Spotify is available in most of Europe, most of the Americas, Australia, New Zealand, and parts of Asia. It is available for most modern devices, including Windows, macOS, and Linux computers, as well as iOS and Android smartphones and tablets. Music can be browsed through or searched for by parameters such as artist, album, genre, playlist, or record label. Users can create, edit, and share playlists, share tracks on social media, and make playlists with other users. Spotify provides access to more than 30 million songs. As of June 2017, it had more than 140 million monthly active users and more than 60 million paying subscribers as of July 2017.
Spotify pays royalties based on the number of artists' streams as a proportion of total songs streamed on the service, unlike physical or download sales, which pay artists a fixed price per song or album sold. They distribute approximately 70% of total revenue to rights holders, who then pay artists based on their individual agreements. Spotify has faced criticism from artists and producers, including Taylor Swift and Radiohead singer Thom Yorke, who feel that it does not fairly compensate music creators as music sales decline and streaming increases. Spotify announced in April 2017 that artists will be able to make new album releases exclusively available on the Premium service for a maximum of two weeks if they are part of Universal Music Group and Merlin Network, as part of its efforts to renegotiate new license deals with record labels for a reported interest in going public.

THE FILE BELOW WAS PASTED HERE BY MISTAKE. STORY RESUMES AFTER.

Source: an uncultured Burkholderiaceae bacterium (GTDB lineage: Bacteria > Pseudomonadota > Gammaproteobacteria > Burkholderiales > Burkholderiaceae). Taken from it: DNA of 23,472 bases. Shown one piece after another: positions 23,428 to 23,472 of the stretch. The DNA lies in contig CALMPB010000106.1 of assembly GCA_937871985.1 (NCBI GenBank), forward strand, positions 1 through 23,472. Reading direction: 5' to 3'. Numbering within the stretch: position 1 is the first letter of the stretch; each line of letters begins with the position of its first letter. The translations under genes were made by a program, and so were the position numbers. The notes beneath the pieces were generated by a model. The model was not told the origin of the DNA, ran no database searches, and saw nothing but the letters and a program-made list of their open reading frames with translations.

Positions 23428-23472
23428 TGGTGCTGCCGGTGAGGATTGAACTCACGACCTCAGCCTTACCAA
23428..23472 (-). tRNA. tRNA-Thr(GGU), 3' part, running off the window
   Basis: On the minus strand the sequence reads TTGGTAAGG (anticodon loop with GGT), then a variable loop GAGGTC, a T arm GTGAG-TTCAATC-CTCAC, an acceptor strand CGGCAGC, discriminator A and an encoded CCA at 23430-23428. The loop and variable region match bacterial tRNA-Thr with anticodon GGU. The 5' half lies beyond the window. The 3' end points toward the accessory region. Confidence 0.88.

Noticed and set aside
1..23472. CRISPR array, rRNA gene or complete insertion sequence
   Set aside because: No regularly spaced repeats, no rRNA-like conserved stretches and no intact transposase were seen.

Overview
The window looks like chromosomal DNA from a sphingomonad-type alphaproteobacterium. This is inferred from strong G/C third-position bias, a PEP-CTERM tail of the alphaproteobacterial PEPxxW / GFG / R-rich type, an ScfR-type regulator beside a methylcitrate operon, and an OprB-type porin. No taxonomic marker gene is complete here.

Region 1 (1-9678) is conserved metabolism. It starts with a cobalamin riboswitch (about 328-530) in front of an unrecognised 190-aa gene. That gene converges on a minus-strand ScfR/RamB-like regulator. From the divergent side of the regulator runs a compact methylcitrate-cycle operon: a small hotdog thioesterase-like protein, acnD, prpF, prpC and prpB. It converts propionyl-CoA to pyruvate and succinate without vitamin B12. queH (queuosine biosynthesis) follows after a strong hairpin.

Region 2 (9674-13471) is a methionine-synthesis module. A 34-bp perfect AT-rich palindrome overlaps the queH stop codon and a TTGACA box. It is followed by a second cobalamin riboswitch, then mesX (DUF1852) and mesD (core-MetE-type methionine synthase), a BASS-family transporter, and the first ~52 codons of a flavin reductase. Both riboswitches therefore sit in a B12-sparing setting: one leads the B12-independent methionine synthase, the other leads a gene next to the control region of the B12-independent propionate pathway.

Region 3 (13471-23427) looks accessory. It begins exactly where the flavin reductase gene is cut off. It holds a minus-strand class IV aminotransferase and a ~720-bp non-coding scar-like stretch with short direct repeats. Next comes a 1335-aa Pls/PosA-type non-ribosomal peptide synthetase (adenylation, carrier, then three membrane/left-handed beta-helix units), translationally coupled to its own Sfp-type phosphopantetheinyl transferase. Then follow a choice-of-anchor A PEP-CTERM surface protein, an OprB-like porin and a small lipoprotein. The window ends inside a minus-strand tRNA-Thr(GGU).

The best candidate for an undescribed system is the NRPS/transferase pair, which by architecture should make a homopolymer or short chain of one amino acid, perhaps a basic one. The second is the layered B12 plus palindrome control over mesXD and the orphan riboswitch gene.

Spotify operates under a freemium model (basic services are free, while additional features are offered via paid subscriptions). Spotify makes its revenues by selling premium streaming subscriptions to users and advertising placements to third parties.
In December 2013, the company launched a new website, "Spotify for Artists", that explained its business model and revenue data. Spotify gets its content from major record labels as well as independent artists, and pays copyright holders royalties for streamed music. The company pays 70% of its total revenue to rights holders. Spotify for Artists states that the company does not have a fixed per-play rate, instead considers factors such as the user's home country and the individual artist's royalty rate. Rights holders received an average per-play payout between $.006 and $.0084.
Spotify offers an unlimited subscription package, close to the Open Music Model (OMM)estimated economic equilibriumfor the recording industry. However, the incorporation of digital rights management (DRM) protection diverges from the OMM and competitors such as iTunes Store and Amazon Music that have dropped DRM.
Spotify encourages people to pay for music, with subscriptions as its main revenue source. The subscription removes advertisements and limits, and increases song bitrates to 320 kbit/s.
The Spotify for Artists website claims that a Spotify Premium customer spends 1.6x more per year compared to the average spending of a U.S. music consumer who buys music (not including those who spend $0 on music)", with the annual value of the average U.S. paying listener identified as $120. The website also claims that "a Spotify customer is 1.6x more financially valuable than the average adult non-Spotify U.S. music consumer."
Additionally, the website also includes a section entitled "Spotify's impact on piracy" as a response to the criticisms against the company regarding the exploitation of musicians. Spotify states that it has proven the theory 'given a free and legal alternative, people will pirate less', and uses Sweden, Norway, Denmark, the United States, Netherlands and the United Kingdom to provide evidence. For example, in Norway, the figure of 1.2 billion unauthorized song downloads in 2008 is compared to a figure of 210 million from 2012.
BBC Music Week editor Tim Ingham wrote: "Unlike buying a CD or download, streaming is not a one-off payment. Hundreds of millions of streams of tracks are happening each and every day, which quickly multiplies the potential revenues on offer and is a constant long-term source of income for artists."